Human trafficking has many names and can take many forms - pimp control, commercial sex, exploitation, forced labor, modern slavery, child labor, and several others - and the definitions vary greatly across countries and cultures, as well as among researchers. In the United States, the Trafficking Victims Protection Act (TVPA) is the cornerstone of counter-trafficking efforts. It provides guidance for identifying and defining human trafficking, and it authorizes legislation and appropriations for subsequent counter-trafficking measures both within and outside of the federal government. First enacted in 2000, the TVPA has since been reauthorized by three administrations, and it includes a directive for the President to establish an Interagency Task Force to Monitor and Combat Trafficking. The subsequent Frederick Douglass Trafficking Victims Prevention and Protection Reauthorization Act of 2018 also includes provisions for victim services and plans to enhance collaboration efforts to fight trafficking abroad.
To explore current and innovative sampling methods, technological approaches, and analytical strategies for estimating the prevalence of sex and labor trafficking in vulnerable populations, a 2-day public workshop, Approaches to Estimating the Prevalence of Human Trafficking in the United States, was held in Washington, D.C. in April 2019. The workshop brought together statisticians, survey methodologists, researchers, public health practitioners, and other experts who work closely with human trafficking data or with the survivors of trafficking. Participants addressed the current state of research on human trafficking, advancements in data collection, and gaps in the data. They discussed international practices and global trends in human trafficking prevalence estimation and considered ways in which collaborations across agencies and among the U.S. government and private-sector organizations have advanced counter-trafficking efforts. This proceedings summarizes the presentations and discussions of the workshop.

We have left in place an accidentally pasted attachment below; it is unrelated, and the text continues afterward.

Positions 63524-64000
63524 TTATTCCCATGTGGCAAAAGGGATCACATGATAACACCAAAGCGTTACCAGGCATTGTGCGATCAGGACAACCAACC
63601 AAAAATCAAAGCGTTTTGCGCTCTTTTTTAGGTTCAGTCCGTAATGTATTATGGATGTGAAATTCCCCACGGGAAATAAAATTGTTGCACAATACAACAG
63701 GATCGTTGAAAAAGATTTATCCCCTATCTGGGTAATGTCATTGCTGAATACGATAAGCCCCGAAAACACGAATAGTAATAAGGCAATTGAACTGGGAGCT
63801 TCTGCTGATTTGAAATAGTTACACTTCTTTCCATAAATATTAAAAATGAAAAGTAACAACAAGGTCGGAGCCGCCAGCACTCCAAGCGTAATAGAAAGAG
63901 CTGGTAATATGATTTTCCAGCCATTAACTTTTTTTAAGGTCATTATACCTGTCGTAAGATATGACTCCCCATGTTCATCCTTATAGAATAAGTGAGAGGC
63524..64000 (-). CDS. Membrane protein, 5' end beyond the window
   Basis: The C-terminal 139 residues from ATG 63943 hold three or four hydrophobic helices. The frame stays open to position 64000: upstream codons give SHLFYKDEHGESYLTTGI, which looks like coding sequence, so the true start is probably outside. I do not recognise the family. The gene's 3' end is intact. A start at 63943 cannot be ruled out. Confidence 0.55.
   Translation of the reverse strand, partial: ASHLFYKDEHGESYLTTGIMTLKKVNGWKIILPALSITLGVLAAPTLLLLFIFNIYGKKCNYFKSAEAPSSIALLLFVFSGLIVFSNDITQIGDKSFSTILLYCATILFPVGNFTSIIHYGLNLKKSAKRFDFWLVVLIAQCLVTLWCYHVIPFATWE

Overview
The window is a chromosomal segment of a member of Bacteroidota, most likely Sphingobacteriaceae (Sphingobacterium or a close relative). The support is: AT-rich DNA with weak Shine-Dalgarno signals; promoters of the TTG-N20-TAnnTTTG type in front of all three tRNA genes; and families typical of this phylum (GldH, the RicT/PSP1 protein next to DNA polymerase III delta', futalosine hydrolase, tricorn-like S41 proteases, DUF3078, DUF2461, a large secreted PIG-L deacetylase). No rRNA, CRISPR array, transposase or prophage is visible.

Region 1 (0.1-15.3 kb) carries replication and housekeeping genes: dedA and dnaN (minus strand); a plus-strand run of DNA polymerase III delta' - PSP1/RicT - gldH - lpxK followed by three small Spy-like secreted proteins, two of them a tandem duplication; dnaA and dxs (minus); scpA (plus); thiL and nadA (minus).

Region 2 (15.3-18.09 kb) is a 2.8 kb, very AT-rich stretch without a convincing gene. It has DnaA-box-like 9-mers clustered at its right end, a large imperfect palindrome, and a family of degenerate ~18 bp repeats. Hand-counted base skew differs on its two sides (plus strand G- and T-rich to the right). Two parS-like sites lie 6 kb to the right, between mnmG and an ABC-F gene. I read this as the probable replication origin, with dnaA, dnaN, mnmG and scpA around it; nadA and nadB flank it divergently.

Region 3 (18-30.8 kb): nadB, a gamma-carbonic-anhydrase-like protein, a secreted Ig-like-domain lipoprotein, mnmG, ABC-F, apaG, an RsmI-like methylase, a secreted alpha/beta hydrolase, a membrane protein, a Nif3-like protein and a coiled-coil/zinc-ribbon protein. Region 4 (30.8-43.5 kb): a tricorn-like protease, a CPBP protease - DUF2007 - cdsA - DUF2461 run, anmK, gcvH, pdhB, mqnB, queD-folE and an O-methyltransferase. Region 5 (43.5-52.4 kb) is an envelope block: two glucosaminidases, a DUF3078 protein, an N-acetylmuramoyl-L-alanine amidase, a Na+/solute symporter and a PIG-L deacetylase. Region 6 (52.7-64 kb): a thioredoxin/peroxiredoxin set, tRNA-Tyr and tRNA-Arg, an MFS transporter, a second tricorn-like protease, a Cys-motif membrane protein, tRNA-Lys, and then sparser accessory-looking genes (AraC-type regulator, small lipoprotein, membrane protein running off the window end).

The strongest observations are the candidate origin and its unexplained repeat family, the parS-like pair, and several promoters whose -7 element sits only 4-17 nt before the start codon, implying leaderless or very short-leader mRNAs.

Table of Contents
|2 Before Measuring: Identifying Victims and Understanding Vulnerability||5-12|
|3 Domestic Approaches to Measuring Prevalence||13-18|
|4 International Approaches to Measuring Prevalence||19-25|
|5 Collecting Human Trafficking Prevalence Data||26-32|
|6 Linking Prevalence to Policy||33-38|
|7 Key Takeaways and Additional Areas of Focus||39-41|
|Appendix A: Workshop Agenda||42-45|
|Appendix B: Biographical Sketches of Committee Members and Presenters||46-51|
|Committee on National Statistics||52-52|
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